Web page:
Jean Biermans had planned for the 2016 36ONE MTB Challenge to be his final professional mountain bike race but when a chest infection forced him to withdraw from the race at the half-way mark he decided he had unfinished business and put his retirement on hold. In 2017 there has been no mention of any intension to hang up his bike, allowing Biermans to focus on the race itself. As recent months have painfully illustrated, to Christoph Sauser and Tom Boonen, the cycling gods are not romantics and will not just hand a victory to a retiring champion.
Biermans is still the course record holder having stopped the clock on an impressive 14 hours, 3 minutes and 57 seconds for the 361 kilometre long route in 2015. Tom Wetton’s 2016 winning time was over an hour slower, but given the massive distances, changing terrain and lengthy time many external factors can impact the times. The weather conditions in particular play a significant part, though the men’s race winner tends to finish between 08:00 and 09:00 on Saturday morning so the heat of the day hardly impacts them. What can affect their time though is the wind. A light breeze from the South East is predicted throughout the race and while this will aid the riders on the, 140 kilometre long, Westerly section from Daskop to Rooiberg it will be a head wind for much of the final 81km, from Calitzdorp to Oudtshoorn.
One rider who will not be intimidated by a breeze is Ramses Bekkenk. As a Dutch beach racing champion Bekkenk is accustomed to racing into the wind. Bekkenk is also an ultra-marathon specialist having completed an astonishing 850 kilometres in the Dutch 24 uur van Zandvoort twenty four hour race. He is also bringing form into The 36ONE MTB Challenge having placed second in the 120 kilometre long Kellerwald Marathon in Germany on the 9th of April.
In the women’s race Hannele Steyn and Katja Steenkamp are focused on breaking the women’s course record. Steyn holds the title as the fastest solo female finisher with a time of 17 hours, 41 minutes and 48 seconds in 2016; but the fastest ever woman to complete the route is Jeannie Dreyer who rode it in 16 hours, 32 minutes and 14 seconds as part of a mixed team with her husband Martin in 2015. The three leading women each boast an impressive ultra-marathon palmarès; Steyn is the Last Lioness (the final woman to have completed every Absa Cape Epic), Steenkamp is the 2016 Tour d'Afrique champion having ridden every inch of the 12 000 kilometres from Cairo to Cape Town, and Dreyer – aside from being the fastest women ever on The 36ONE – finished a very narrow second in the 2016 Munga.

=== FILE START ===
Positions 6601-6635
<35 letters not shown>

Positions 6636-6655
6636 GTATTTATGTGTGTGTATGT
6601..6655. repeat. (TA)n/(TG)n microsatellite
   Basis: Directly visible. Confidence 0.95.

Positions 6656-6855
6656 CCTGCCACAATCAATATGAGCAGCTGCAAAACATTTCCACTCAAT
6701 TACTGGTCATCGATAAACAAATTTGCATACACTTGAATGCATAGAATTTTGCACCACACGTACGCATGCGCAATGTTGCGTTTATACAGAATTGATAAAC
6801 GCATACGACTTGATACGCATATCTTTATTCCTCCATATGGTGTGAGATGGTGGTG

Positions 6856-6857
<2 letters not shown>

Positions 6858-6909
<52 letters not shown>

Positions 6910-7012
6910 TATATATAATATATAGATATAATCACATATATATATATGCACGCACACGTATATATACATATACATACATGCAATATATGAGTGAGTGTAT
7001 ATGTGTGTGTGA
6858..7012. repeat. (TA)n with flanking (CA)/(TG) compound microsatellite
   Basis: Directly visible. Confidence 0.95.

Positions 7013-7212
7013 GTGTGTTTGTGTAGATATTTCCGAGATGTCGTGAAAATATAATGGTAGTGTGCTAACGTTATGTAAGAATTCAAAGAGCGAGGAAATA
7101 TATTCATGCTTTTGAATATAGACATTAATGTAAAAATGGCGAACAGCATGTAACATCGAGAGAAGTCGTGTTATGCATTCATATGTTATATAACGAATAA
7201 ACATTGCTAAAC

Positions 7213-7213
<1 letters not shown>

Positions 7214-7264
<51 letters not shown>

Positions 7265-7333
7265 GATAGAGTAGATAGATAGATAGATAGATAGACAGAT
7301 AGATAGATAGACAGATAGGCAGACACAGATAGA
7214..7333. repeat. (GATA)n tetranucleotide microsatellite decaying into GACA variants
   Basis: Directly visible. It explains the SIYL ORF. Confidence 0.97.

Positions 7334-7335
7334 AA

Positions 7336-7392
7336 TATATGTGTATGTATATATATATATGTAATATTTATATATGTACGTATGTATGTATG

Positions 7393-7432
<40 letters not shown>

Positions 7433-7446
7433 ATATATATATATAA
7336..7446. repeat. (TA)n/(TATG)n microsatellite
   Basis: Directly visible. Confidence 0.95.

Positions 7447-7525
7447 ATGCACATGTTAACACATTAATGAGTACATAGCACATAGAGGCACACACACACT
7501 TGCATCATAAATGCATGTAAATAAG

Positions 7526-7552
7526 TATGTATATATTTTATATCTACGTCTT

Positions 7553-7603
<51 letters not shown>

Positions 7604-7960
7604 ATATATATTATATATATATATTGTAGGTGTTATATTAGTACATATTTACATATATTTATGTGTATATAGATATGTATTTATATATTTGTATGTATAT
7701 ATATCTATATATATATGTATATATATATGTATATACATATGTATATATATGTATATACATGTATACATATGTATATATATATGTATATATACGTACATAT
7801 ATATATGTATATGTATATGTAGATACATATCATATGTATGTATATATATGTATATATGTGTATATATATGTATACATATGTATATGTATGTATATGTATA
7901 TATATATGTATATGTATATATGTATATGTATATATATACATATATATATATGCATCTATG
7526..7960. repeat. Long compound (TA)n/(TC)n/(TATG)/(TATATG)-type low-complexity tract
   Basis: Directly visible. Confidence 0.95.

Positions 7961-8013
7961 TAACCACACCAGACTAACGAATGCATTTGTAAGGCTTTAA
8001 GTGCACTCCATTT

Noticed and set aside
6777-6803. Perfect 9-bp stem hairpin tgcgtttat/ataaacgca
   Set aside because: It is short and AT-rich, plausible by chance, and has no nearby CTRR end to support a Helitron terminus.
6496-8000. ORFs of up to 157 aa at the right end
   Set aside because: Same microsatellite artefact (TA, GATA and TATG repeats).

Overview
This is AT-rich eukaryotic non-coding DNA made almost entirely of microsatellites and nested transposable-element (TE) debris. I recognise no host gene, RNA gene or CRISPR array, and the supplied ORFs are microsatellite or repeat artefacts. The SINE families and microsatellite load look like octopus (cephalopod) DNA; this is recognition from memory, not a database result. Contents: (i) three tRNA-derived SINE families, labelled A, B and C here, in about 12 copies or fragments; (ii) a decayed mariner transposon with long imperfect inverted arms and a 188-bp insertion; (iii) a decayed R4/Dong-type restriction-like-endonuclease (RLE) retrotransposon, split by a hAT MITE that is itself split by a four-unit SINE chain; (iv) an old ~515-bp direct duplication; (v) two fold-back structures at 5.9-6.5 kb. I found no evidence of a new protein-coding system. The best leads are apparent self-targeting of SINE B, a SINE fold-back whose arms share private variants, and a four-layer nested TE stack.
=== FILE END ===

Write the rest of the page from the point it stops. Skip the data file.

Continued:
While his wife Jeannie will be racing for victory, Martin Dreyer has other plans for The 36ONE MTB Challenge. 361 kilometres in one go is not quite far enough for the mad-cap adventurer, rumour has it that he will be attempting to undertake the loop twice; in so doing riding a massive 722 kilometres. Dreyer is set to start sometime on Friday morning, with a Dryland Event Management vehicle following behind him for support, and he will probably start catching slower riders on Saturday afternoon as he seeks to complete his second pass of the route.
The 36ONE MTB Challenge gets underway from Kleinplaas Resort in Oudtshoorn at 18:00 on Friday the 21st of April, with a 3 kilometre long neutral zone before the racing starts. The half distance riders will start at Volmoed at 06:00 on Saturday the 22nd of April and the first rider is expected to finish just after 08:00 on Saturday morning. Riders have 36.1 hours to complete the 361 kilometre long course and prize giving will take place at 09:00 on Sunday the 23rd at Kleinplaas. You can follow the action live on Twitter, @The36ONE, or view all the photos and videos from the 2017 36ONE MTB Challenge on the event Facebook page. For more information on the race visit www.the36one.co.za or click here to read advice on how to take on an ultra-marathon event and to view The 36ONE MTB Challenge split calculator.